Always, yeah. A lot of people look at how they can scale. And then they start looking at machines. And, you know, all of that makes sense to me. I don’t want to scale. I’m not interested in scaling at the moment. Maybe someday I’ll be interested in scaling. What I’m interested in is producing just exceptional quality. And I use this also for myself as a self-development. I’m learning from this. I’ve done the courses now. I did the UC Davis master certificate. So I’ve read the science. I read the science. I try to keep up with all of that. But I also put that in a compartment because I think that there’s things being told that to me… There are lessons here that don’t necessarily come through…
Yeah… or through the normal metrics. And I think I’ve been lucky to make what you’ll taste, which I hope you’ll feel is extraordinary wine. So that’s a privilege. And it’s not just luck, but it’s also, I’m not using that to be on the soapbox, to say that I know because I don’t know what the ingredient is. I’m just doing what intuitively makes sense. However, once people get involved in the monetary aspects of things, then they tend to be [prone] to protecting and defending and describing why what they do is amazing. And I don’t know what I can… what is it? Is it that I do biodynamics? Is it that this is incredible soil and an amazing site? We have billion-year-old soils. That’s the highest point on Leeuwin Ridge – this entire peninsula, right up there. So what does this mean? Is it the special sea breezes here? It could be all of those things and instead I’m talking about, “Oh, it’s because I did this when the moon was out.” Most people say they know. I don’t think they really do. I don’t know. I just am doing these things…
There are too many factors, right, to take in…
There are too many factors.
So, is it, first of all is it a little bit of luck too? Or is it hard work. Because sometimes people say, “Oh you’re so lucky.” But then you’ve also worked really hard. So it almost discounts all the time and effort you put into this. But, as you say, you didn’t know anything about wine 20 years ago.
Well, but I know about plants. I think that… you know, look. I have a friend who’s an artist and sometimes he labours for months on a canvas. And sometimes he just whips that thing out there and he’ll still get $20,000 for the canvas. And he just whipped it out. But it’s amazing: his whole life went into that 20 minutes to make that incredible canvas. So should the $20,000 be for the three-month one… or for the one that came out like that? Or should it be, like, that’s his art? I’m not saying that I’m an artist. But I’ve been around plants. I’ve been listening for things my whole life. So the only way I could defend what you would call luck is that there’s nothing really new to me about this other than my surprise that we’re so successful. Because, again, when I started out this was just like, “Let’s see what I can do.” It wasn’t like…“Oh wow, how am I going to…” Do you see my cellar door? No. Do you see my sign. No. No sign. No cellar door. No advertising. Wasn’t selling even in Australia. I sell a little bit now. It’s mostly the States. And now I’m starting [in Singapore] and Hong Kong and so forth. You know, even Canada I’ve just had overtures. But there’s not a lot to go around.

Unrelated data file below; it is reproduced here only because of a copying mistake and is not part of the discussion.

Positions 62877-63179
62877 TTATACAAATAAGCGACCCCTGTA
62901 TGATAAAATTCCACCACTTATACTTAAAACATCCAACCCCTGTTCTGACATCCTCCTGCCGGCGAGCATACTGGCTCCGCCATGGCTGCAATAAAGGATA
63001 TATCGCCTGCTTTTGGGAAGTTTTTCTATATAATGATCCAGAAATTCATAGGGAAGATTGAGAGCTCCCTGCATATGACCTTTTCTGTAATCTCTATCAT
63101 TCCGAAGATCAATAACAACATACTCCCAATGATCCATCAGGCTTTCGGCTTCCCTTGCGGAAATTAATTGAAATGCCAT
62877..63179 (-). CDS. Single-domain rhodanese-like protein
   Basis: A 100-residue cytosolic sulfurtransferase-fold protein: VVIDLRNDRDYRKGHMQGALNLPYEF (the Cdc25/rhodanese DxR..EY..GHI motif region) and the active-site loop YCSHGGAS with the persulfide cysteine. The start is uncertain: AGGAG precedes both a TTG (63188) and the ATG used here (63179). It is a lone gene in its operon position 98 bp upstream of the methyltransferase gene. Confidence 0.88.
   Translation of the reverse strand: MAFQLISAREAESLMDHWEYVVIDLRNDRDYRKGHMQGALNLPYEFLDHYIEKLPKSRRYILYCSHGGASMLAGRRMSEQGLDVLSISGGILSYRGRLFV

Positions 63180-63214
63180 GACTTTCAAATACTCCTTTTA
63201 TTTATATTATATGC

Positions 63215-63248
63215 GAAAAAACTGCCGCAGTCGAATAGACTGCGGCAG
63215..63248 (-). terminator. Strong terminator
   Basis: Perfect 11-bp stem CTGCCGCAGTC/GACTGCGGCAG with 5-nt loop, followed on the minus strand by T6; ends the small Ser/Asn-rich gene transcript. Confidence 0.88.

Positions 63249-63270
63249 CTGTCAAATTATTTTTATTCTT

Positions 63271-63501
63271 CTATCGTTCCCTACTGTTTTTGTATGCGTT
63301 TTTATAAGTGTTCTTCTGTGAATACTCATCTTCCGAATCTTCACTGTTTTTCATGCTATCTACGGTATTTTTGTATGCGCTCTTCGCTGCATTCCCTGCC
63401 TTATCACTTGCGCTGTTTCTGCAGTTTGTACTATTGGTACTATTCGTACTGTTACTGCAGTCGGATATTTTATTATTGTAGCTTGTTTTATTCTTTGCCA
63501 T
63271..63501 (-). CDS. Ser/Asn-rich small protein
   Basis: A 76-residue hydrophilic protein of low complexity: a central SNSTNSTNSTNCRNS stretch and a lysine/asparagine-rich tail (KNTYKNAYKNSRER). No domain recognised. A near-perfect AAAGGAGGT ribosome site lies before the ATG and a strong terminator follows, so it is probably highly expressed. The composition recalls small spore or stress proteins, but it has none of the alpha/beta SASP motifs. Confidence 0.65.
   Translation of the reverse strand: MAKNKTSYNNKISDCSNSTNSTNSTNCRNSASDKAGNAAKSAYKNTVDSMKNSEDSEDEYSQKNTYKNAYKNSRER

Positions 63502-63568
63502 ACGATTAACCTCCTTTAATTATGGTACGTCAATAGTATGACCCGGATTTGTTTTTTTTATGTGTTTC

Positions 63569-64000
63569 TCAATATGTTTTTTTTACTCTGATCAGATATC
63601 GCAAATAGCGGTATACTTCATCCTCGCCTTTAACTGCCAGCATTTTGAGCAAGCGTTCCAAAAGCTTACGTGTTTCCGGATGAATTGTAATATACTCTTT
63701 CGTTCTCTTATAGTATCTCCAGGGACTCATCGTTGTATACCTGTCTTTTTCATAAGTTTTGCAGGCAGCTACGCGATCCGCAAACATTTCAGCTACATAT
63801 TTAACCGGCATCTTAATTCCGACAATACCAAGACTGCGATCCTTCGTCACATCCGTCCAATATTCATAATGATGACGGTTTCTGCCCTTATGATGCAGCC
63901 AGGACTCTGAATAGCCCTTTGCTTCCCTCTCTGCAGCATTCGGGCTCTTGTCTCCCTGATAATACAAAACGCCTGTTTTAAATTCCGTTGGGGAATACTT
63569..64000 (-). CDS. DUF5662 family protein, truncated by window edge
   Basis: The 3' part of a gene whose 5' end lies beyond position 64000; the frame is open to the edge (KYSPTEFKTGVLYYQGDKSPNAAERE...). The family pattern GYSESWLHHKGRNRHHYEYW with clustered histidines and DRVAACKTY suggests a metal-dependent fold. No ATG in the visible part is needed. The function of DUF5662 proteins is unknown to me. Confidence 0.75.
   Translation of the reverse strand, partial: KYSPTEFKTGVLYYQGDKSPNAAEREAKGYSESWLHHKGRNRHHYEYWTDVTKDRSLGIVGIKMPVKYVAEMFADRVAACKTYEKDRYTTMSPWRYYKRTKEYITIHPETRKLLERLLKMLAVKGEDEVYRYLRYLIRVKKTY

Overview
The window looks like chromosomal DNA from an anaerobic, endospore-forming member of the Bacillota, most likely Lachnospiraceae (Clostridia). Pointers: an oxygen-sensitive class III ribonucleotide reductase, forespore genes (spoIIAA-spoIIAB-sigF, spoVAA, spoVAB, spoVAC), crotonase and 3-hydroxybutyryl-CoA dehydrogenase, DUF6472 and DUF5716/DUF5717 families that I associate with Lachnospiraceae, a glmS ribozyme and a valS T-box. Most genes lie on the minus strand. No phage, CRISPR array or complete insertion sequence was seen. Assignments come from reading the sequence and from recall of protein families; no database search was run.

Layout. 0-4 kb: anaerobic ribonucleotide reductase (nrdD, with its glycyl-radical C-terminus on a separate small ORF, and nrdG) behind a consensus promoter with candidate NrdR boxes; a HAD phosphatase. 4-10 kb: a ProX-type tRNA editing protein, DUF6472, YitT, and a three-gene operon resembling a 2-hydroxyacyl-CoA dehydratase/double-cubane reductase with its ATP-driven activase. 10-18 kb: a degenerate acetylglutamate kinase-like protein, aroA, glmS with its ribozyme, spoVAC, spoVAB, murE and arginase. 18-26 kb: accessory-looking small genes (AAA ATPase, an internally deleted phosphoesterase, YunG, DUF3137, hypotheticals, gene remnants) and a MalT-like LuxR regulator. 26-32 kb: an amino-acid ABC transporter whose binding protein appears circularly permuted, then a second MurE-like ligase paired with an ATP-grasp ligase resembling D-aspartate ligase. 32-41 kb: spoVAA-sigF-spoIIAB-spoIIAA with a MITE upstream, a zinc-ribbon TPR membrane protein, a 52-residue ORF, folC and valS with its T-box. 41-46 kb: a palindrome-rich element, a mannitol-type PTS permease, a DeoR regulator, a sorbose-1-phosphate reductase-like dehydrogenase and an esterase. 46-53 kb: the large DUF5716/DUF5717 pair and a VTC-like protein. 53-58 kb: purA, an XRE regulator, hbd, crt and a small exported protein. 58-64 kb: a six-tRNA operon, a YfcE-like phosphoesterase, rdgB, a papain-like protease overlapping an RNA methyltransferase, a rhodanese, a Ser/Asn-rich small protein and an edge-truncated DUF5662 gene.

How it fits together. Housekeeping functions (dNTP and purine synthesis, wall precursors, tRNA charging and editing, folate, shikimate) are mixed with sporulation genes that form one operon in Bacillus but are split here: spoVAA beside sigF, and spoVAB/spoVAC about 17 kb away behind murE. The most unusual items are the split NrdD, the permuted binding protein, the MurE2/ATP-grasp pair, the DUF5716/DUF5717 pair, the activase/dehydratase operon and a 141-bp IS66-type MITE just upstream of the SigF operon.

How much is there to go around?
450 cases a year, approximately.
And that’s Chardonnay and…
Cab Sav and Malbec.
Simple. That’s good.
Yeah. And I’m not making three levels of wine. I’m making just a top wine. And I’m not cutting corners. If it didn’t turn out well, then that would be another story. People will say, “Oh you’ve got this weed here.” You know, like this thing. This is a very difficult weed, kikuyu weed. It’s a runner grass. It secretes a poison that kills its competitors. Any one of these things could break off and start another plant. By pulling this up, it’s just going to start again because I didn’t get to the root of it. It takes me about an hour, with tools, to weed a square metre. So this is starting up again. This will come back. Most people would just spray some Roundup or a [lowers voice, air quotes] “good quality, organic pesticide”. To me, that changes all the stuff that’s going on in here because, you know, in here this is moist. Of course, we’ve had rains recently, but you would find this moist anyway. You’ll find microorganisms. Like there are billions of microorganisms in here and mycelium and communication between the plants. Often times, I’ll get to a certain level and there’ll be earthworms and centipedes and slater bugs and all different kinds of…
A whole world, right?
A whole world. And so why would I spray something on here? Other organic people will come through with their steamers and they’ll steam it. You know, it kills everything there. It just kills the earth. I want to see things crawling. Walk through here. I walked through these vines this morning and I had so many spider webs on me by the time I finished.
You’ve got a spider in your hair…
Right now? Yeah. That’s what I want to see. We find frogs here in summer and snakes and birds and, you know, kangaroos.